Staskal move raises concern
Michael Hertting, principal of Lapham Elementary School, 1045 E. Dayton St., did not mention a specific worry to Judge Michael Byron, but Hertting said:
“I am concerned about our children at Lapham as well as being concerned for the students at the alternative high school. … Any principal would advocate for the safety of his students.”
Hertting was the only member of the public to address the court. The alternative high school to which he referred is on the third floor of the Lapham building. Lapham is a primary school for kindergarten through second grade.
Staskal, 44, stabbed his younger sister, Marcy, to death in their Milton home in 1984. He was found not guilty of Marcy’s murder by reason of mental disease.
Byron approved Staskal’s conditional-release plan despite Hertting’s concerns and those raised by assistant district attorney Ray Jablonski and attorney Marc McCrory, who represented Staskal’s parents, Redgie and Melly Staskal of Milton.
While they expressed concerns, none cited any deficiencies in the plan developed under the auspices of the Wisconsin Department of Health and Family Services, the judge said.
“I can’t think of a more appropriate plan,” Byron said
Staskal is anticipated to move to Brighter Life Living, 924 E. Mifflin St., Madison, within two weeks.
Brighter Life Living is supposed to provide at least one staff member for every three residents around the clock, according to the plan.
The home is licensed for four residents and now has three, according to court testimony.
The two-week delay is necessary to hire additional staff and train them to deal with Staskal’s specific needs, Glenn Larson, the state’s conditional-release program manager, told the court.
Except for a brief stay at a group home in Eau Claire late last year, Staskal has lived at Mendota Mental Health Institute in Madison since his trial.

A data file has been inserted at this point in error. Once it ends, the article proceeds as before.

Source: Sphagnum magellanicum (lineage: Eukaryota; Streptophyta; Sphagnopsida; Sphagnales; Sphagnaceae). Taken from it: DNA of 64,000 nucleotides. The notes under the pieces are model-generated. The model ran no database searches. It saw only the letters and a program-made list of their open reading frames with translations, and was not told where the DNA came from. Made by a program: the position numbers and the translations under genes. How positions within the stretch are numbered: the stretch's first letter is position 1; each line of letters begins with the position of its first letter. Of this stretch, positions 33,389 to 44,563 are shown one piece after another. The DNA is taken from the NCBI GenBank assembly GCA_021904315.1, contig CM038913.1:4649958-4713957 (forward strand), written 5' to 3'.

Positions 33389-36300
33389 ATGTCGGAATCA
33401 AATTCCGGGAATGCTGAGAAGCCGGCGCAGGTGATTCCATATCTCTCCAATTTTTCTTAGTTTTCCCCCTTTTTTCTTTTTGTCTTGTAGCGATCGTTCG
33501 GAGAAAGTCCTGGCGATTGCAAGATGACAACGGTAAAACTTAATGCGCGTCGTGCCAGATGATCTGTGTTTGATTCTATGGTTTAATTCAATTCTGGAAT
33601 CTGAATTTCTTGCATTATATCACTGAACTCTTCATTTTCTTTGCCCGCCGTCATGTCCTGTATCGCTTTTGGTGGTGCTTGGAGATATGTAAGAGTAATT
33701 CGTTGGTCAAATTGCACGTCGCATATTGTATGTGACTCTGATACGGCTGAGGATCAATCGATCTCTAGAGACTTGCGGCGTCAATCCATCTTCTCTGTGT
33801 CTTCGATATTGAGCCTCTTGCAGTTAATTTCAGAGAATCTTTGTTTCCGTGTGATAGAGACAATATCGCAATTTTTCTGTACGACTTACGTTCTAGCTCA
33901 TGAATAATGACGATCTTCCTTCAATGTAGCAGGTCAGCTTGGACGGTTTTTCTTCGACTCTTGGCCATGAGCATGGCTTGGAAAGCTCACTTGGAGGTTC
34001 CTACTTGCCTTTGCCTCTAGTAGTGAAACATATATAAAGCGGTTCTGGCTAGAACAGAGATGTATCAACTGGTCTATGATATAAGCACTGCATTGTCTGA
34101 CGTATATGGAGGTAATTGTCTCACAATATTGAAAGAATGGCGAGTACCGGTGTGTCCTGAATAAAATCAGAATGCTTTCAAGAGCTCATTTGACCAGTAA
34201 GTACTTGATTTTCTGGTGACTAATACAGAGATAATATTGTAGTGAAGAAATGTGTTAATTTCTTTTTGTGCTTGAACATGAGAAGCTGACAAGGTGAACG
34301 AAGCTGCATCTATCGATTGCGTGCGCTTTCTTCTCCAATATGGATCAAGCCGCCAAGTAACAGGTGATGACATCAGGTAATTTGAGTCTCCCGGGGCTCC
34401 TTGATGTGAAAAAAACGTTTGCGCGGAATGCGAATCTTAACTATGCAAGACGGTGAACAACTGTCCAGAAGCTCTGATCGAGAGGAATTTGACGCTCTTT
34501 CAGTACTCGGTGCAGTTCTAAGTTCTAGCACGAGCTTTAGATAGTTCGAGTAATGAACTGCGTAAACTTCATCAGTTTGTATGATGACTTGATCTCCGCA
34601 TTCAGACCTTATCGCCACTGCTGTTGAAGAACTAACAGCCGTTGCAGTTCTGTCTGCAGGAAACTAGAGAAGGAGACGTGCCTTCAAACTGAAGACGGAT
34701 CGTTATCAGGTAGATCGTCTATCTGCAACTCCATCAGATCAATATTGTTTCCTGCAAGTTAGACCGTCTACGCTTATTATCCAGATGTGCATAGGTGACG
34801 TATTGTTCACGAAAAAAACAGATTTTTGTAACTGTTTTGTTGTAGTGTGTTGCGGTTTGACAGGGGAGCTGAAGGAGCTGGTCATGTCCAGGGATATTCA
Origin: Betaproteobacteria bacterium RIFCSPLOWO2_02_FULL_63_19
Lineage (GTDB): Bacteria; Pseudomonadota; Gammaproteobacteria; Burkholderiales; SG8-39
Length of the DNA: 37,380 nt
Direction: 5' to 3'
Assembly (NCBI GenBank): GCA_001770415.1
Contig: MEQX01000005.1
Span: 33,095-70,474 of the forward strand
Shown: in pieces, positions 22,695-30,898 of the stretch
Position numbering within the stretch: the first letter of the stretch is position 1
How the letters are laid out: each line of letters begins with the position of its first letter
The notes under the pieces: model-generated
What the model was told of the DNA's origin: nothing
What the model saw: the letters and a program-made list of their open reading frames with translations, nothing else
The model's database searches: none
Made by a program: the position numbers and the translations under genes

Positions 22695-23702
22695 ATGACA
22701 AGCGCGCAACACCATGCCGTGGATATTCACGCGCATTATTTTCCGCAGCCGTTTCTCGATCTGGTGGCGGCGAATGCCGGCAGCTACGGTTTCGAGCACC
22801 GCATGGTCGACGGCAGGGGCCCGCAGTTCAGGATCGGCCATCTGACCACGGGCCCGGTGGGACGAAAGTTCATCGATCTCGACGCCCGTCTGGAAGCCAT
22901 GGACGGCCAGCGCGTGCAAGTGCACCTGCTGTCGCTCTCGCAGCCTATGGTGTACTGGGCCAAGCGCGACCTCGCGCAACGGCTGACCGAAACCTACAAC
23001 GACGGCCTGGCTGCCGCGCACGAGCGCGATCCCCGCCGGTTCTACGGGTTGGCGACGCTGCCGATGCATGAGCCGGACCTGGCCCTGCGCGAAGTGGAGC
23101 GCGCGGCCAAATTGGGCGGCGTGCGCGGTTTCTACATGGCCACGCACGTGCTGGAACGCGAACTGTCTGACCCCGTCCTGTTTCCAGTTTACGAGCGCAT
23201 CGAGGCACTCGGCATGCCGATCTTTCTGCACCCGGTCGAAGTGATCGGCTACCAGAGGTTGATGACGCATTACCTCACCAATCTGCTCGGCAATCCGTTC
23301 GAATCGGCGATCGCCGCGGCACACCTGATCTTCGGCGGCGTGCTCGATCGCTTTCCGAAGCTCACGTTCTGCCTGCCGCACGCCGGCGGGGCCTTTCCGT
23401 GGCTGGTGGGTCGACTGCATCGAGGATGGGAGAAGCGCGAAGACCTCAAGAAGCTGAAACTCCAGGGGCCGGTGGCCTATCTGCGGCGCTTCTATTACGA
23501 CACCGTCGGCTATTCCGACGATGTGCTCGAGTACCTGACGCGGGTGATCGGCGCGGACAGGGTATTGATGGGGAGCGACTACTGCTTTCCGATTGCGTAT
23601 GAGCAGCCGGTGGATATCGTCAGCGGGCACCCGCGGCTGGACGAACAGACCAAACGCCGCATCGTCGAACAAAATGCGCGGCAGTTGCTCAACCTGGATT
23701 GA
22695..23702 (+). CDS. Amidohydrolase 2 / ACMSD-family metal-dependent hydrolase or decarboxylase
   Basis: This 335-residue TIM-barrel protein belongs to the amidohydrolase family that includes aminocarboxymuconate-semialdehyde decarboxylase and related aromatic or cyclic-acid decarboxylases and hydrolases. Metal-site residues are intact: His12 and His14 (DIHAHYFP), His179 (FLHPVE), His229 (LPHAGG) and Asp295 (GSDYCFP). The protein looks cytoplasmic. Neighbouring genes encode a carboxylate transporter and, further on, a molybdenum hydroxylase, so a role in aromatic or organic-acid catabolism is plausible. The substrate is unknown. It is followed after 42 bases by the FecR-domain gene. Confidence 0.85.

Byron ordered Staskal’s conditional release in January 2007, but it took months to find a group home willing to accept Staskal.
Staskal lived in Eau Claire for only a matter of days.
He started having violent daydreams that his conditional-release team thought were triggered by stress and could indicate that his mental condition was worsening.
In December, the state asked Byron to revoke the release order because daily psychiatric contact was not available to Staskal in Eau Claire.
But the judge stood firm.
He ordered Staskal returned to Mendota while another plan was developed and another placement found.
Byron noted that Staskal has been living at Mendota without problems under less restrictive conditions than those supposed to be in place at Brighter Life Living.
“Mental-health issues are not like a common cold that can be cured overnight,” Byron said. “There’s always a risk.”
But the judge also noted that lawmakers and other, higher courts have decided that preserving or restoring a mentally ill person’s liberty justifies the risk to the person and the community.
Byron expressed confidence in the plan and in the Department of Health and Family Services to monitor how Staskal responds.
Much of the treatment now available to Staskal at Mendota will continue to be available, Byron said.
The law doesn’t allow the court, lawyers or relatives to micromanage conditional-release plans, the judge added.